Just as in”Ridicule Mask,” the other painting by LeCoy that hangs on my wall, “Mouse Woman, Keeper of the Neighborhood” takes a traditional theme, and applies it to a modern setting, using a non-traditional style. I admit to a weakness for surrealism, but in these paintings, LeCoy produces a sense of tension and restlessness all his own. I look forward to watching where his talent takes him next.Mousewoman.JPG

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As a current director of the YVR Art Foundation, I first saw the work of Coast Salish artist Cody LeCoy as part of his successful scholarship applications in 2011 and 2012. I was immediately struck by his impressionistic technique and surreal composition, as well as the thickness of the acrylic paint on his canvases. Buying one of his works was only a matter of waiting for the right canvas. The canvas turned out to be “Ridicule Mask,” which was hanging in the Lattimer Gallery.

Like the potlatch, the ridicule mask is one of the unique customs of many First Nations in the Pacific Northwest. When someone of high rank behaved improperly – for instance, by destroying goods in a display of pride and greed instead of distributing them – a ridicule mask would be displayed until they made retribution.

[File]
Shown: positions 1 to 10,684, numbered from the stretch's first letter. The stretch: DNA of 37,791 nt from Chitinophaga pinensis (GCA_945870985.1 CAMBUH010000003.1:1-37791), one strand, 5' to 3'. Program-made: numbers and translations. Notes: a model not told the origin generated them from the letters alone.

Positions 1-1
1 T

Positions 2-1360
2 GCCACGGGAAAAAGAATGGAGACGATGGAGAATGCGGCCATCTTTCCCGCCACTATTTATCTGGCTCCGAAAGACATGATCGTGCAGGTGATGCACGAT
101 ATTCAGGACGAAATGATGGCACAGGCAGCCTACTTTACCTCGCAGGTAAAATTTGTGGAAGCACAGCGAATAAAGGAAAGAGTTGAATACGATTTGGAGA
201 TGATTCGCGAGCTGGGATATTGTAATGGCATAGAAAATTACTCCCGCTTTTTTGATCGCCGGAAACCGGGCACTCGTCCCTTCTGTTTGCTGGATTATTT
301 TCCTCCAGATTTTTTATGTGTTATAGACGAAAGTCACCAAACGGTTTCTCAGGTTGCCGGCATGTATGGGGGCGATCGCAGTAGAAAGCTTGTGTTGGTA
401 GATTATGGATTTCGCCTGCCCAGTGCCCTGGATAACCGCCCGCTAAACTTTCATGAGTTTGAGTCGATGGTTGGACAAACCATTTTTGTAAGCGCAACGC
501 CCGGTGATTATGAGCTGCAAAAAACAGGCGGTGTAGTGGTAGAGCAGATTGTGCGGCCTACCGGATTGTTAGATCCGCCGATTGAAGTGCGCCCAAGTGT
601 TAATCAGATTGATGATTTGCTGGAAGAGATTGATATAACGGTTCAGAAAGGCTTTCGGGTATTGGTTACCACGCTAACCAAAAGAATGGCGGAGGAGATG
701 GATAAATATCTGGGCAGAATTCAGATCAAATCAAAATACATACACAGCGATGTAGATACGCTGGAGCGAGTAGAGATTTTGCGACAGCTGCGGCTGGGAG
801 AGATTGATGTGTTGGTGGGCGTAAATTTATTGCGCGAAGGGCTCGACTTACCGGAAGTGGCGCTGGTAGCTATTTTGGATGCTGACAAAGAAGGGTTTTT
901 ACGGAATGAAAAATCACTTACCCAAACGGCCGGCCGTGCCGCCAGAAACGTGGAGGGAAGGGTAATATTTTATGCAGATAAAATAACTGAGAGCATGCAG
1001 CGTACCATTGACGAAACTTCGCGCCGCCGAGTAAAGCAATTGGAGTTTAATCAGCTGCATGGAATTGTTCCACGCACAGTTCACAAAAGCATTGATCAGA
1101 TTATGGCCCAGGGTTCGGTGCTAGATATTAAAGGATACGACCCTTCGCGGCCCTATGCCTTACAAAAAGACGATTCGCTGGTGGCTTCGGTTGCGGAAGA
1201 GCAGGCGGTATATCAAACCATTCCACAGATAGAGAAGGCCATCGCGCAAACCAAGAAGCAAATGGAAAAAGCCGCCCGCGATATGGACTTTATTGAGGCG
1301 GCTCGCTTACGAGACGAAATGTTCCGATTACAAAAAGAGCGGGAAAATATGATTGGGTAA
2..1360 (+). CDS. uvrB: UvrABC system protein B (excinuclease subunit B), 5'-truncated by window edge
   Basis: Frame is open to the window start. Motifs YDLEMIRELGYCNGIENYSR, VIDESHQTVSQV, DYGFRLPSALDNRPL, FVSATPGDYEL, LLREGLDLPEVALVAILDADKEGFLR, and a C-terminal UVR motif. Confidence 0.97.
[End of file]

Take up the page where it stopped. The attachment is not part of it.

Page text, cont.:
Often, ridicule masks show a half-ruined face, referring to a story of one chieftain who, in destroying oolichan grease – a form of wealth – in an effort to outdo rivals, badly burned himself. His injuries are considered a just punishment for his boastfulness and pride.

Modern first nations artists have often used the concept of the ridicule mask creatively. For example, several years ago in the Continuum exhibit at the Bill Reid Gallery, Mike Dangeli presented a ridicule mask whose subject was the treatment of the first nations by modern society.

However, LeCoy’s painting is more personal. Asked to comment on the painting, he emailed back that the painting was about “the idea of wealth coming from what is given away rather than what is hoarded. The main theme of the painting is awareness of one’s self to know the value of gifting, and to recognize thoughts and behaviors within – hopefully before others catch on – where greed can lurk around the corner.”

In other words, LeCoy makes the ridicule mask a private warning to avoid greed, instead of the traditional public shaming – a re-interpretation, perhaps, that highlights one of the differences between traditional and modern ways of life.